And so God, letting them follow the lusts of their hearts, gave them up to live immorally and dishonor their bodies because they traded the true God for a lie, worshiped and served what was created instead of the Creator, Who is blessed forever. Amen! That is why God gave them up to shameful lusts. Women have changed their natural way to an unnatural one. And men likewise have given up the natural relation with a woman and burned with lust for one another, men doing shameful acts with men and for their error getting punished in themselves as they must. As they refused to know God any longer, God gave them up so that their minds were degraded and they lived immorally. Their lives are full of all kinds of wrongdoing, wickedness, greed, malice. They are full of envy, murder, quarreling, treachery, viciousness. They gossip and slander. They hate God. They are insulting, proud, boasting. They invent new evils. They disobey parents. They are foolish. They break their promises. They have no love or mercy. Knowing God’s righteous decree that those who do such things deserve to die, they not only do them but approve when others do them (Rom 1:18-32 AAT).

Some people will say that the Supreme Court decision from this past week should get God’s judgment. But, according to St. Paul, it is God’s judgment. He turns the sinful over to their sin. Incidentally, notice that it’s not just homosexual acts, but also envy, murder, quarreling, gossip, and slander. If you refuse to hear God’s judgment on sin, His judgment is to turn you over to your sin. But this is His alien work. It is not God’s nature to judge or to increase sin, but He only does this for the sake of the work that is proper to His nature. His judgment is to turn us to repentance. His judgment is so that we would remove the logs from our own eyes, so that we can see clearly how the specks in other eyes can be removed–not by wailing and moaning and saying, “Woe is me, the sky is falling,” not by lashing out at the enemies of God with hate, but to point them to the same repentance, to the two beams of wood that really matter. The cross of Christ. This is our message.

There is a reason why God subjects this creation to futility, and that is to show the slavery of our corruption. That’s the sad irony of the Supreme Court ruling: it was done in the name of freedom and equality, but it is a return to slavery—slavery to the corrupted lusts of the body.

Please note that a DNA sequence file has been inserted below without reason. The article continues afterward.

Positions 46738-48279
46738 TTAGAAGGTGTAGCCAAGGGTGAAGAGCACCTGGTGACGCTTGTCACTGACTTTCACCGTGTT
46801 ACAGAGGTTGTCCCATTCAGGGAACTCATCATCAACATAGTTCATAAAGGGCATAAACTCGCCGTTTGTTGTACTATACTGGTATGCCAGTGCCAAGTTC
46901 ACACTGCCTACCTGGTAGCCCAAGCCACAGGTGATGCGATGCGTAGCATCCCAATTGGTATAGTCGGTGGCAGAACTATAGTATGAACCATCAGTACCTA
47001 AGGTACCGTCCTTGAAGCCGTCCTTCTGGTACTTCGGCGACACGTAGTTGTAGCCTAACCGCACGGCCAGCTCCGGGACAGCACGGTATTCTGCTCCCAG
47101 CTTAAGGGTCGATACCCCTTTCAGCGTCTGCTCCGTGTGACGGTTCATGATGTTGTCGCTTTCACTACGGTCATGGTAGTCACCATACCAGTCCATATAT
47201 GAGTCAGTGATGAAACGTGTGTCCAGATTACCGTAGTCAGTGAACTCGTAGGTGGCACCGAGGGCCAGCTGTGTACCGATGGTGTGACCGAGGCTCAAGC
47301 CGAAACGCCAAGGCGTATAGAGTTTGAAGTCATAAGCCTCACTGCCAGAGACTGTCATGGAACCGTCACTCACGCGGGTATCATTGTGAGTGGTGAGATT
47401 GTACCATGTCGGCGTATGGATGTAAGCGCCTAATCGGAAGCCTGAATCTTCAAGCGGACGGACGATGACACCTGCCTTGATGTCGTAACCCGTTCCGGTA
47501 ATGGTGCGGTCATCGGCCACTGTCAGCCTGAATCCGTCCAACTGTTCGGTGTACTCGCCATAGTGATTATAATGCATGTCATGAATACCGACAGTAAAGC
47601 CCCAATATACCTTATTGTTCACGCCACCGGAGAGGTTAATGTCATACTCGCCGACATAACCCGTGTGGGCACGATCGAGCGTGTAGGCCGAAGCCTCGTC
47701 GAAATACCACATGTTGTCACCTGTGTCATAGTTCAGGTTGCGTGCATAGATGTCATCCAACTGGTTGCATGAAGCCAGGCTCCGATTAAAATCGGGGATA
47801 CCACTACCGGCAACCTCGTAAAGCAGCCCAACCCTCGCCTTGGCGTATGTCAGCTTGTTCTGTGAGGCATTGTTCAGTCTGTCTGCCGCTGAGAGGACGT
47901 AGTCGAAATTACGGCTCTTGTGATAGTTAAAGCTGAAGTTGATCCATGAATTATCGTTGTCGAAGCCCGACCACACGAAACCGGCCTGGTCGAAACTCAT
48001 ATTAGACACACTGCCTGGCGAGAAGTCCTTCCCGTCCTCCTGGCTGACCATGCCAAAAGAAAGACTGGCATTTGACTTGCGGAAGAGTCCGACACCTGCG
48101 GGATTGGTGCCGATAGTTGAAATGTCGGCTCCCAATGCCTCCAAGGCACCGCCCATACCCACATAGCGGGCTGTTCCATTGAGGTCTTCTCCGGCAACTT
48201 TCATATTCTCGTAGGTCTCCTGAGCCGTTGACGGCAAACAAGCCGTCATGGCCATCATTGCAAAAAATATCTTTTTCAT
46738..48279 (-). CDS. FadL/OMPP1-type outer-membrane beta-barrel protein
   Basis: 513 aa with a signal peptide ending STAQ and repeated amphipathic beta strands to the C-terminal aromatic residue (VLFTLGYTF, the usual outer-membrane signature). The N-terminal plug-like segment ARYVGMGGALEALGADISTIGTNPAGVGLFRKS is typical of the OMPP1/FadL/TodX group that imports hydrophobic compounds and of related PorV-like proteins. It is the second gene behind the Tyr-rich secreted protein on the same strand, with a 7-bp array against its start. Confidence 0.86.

But this judgment, this subjection to futility, isn’t because we have a cruel or capricious God. It’s for the sake of a true freedom that is yet to come. It’s a freedom that exceeds the freedoms of the United States Bill of Rights. It’s a freedom that is more liberating that post-modern autonomy. The freedom that is the glory of the children of God is the freedom that comes with a resurrection from the dead. It’s a freedom to live and move and breathe and find our being in God’s creation as He created it to be. It’s the freedom to be the creature and He the Creator. It’s a freedom given shape by the law of love—not a wishy-washy emotionalism, but a charity that sacrifices self for the sake of neighbor.

To see what this freedom looks like, look to Christ. He is risen from the dead and death no longer has mastery over Him. He is alive in the flesh, yet that flesh does not control Him. This is the hope that we have, the hope for all of creation.


Because it’s not just we who hope to be renewed. For we know that all creation groans together and agonizes together until the present. Not only that, but we ourselves, who have the firstfruits of the Spirit, also groan within ourselves, eagerly waiting on adoption, the redemption of our bodies (vv 22-23).

All of creation groans together, like a woman giving birth to a child. The life is hidden in mother’s womb, though it’s clear that soon that new life will be revealed. So also, the present sufferings are simply labor pains of the new creation. It’s necessary for the life that we now have hidden in Christ to be revealed. It’s necessary for our redemption.

In St. Paul’s usage, redemption is a synonym for resurrection. The redemption of our bodies is what will happen on the last day. It’s the hope we have, our eager expectation. Our lives are now hidden with Christ, for we have died with Him. But the final revelation will happen on the Last Day, when Christ returns, and our bodies are raised imperishable, incorruptible, and with the glory of Christ Himself. The Bridegroom will be united with His Bride and not even them shall part.

In the name of + Jesus.

Rev. Jacob Ehrhard